Friday, April 26, 2013

Chasing the Tumbleweed by Casey Dawes: Interview, Review and Excerpt



As a child, what did you want to be when you grew up?
I went through a number of dreams as a kid. Being a writer was definitely one of them. In fact, I won my first writing contest at the age of ten. But I also wanted to be on the stage or movie screen or to sing for my living. At one point I wanted to be a nurse and save lives, maybe I’d even sing while I was doing it!

Wanting to be so many things never quit. With my Master’s Degree in Theater from the University of Michigan, I’ve been a secretary, stagehand, teacher, DBA (database administrator), speaker, life coach, business coach and finally full circle back to writing. Sometimes I even sing when I write.

Do you listen to music while writing? If so what?
Of course! Pandora is my friend. If I’m having a tough time writing, it’s the Secret Garden station. Love scenes require the Barbra Streisand or Broadway station. Lady Antebellum accompanies adventure and Toby Keith gets cranked up loud when Friday afternoon approaches. If I’m feeling a need to take down the establishment, I sing along with Peter, Paul, and Mary.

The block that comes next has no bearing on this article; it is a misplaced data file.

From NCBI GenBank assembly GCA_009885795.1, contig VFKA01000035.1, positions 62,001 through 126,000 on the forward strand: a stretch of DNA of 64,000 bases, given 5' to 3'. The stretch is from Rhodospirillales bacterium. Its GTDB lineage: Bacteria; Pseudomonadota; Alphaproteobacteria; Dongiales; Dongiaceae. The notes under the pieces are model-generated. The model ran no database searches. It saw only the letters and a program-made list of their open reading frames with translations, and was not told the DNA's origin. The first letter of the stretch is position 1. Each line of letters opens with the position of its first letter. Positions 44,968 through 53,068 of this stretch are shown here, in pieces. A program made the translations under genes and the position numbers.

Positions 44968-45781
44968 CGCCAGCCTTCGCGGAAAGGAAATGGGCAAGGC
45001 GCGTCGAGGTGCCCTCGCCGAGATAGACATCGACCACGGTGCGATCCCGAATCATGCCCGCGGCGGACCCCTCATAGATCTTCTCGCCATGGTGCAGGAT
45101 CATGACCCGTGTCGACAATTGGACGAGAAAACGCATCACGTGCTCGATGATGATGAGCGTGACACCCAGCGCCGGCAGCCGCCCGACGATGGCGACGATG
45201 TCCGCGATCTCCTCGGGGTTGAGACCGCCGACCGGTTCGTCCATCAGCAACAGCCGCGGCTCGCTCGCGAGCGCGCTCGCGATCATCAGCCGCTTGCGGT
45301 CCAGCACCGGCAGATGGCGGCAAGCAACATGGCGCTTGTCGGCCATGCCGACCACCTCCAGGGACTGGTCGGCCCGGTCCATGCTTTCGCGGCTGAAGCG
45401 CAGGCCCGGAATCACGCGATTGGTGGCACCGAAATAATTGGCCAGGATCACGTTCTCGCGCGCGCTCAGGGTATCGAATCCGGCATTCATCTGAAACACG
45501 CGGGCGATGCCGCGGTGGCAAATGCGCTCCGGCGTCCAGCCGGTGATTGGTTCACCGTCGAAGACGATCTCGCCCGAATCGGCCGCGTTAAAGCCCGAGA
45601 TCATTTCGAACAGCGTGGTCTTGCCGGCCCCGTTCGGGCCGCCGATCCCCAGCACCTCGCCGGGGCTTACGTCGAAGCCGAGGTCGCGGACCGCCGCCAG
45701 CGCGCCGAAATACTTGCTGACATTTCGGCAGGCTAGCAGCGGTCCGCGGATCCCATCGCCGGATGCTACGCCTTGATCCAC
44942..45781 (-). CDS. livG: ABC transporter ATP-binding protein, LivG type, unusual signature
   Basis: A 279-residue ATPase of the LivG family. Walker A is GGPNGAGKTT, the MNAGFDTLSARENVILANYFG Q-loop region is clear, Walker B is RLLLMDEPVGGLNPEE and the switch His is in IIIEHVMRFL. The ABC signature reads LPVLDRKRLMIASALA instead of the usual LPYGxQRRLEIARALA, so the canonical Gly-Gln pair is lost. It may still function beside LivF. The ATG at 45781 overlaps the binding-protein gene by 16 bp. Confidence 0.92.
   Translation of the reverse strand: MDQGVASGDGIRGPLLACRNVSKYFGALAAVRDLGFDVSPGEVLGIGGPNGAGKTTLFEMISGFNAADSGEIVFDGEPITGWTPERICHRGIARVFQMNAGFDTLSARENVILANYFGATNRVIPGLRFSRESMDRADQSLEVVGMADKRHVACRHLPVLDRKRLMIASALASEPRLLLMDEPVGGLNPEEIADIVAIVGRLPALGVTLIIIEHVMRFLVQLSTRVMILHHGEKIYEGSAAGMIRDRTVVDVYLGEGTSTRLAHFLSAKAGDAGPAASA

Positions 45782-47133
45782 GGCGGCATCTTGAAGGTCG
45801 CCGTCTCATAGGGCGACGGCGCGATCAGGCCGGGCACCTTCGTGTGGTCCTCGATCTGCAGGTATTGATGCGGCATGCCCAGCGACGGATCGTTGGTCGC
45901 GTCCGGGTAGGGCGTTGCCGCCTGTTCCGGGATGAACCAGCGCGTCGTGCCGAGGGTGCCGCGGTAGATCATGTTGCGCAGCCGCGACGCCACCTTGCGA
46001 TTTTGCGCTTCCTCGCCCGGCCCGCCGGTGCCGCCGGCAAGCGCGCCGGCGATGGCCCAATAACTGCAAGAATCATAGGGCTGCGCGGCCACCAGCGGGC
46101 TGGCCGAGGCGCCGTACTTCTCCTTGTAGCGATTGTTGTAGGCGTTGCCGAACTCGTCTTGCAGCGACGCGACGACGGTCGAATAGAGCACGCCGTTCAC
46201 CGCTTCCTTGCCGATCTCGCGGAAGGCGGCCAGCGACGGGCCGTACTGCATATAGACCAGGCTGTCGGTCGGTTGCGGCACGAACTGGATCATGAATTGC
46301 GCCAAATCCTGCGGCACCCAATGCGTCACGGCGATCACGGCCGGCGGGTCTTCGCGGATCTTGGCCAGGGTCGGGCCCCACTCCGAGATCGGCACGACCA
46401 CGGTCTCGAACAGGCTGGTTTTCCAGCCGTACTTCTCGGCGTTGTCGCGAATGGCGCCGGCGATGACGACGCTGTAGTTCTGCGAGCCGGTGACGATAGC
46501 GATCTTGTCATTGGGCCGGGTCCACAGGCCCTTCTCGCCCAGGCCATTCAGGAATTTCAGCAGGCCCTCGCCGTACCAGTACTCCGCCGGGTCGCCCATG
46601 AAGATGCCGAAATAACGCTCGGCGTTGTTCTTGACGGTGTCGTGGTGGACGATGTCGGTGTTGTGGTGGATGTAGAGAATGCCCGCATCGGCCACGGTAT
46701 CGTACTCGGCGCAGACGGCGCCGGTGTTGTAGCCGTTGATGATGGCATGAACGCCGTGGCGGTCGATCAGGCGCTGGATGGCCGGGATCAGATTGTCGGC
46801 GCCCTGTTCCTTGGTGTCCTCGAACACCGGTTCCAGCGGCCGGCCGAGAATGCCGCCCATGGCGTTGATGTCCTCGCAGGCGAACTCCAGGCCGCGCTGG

Beatles or Monkees? Why?
Really? That’s a question?  I was a diehard Beatlemaniac. I even saw them in concert in Boston. I still have the ticket stub. 

If you could apologize to someone in your past, who would it be?
I would apologize to my first husband. I came from a family that had issues. Issues are good for writing books, but not so good when you’re trying to create a marriage as a twenty-two year old. While I’ve learned over the years that I wasn’t to blame for everything that went wrong, I know the marriage took a direct hit from my actions.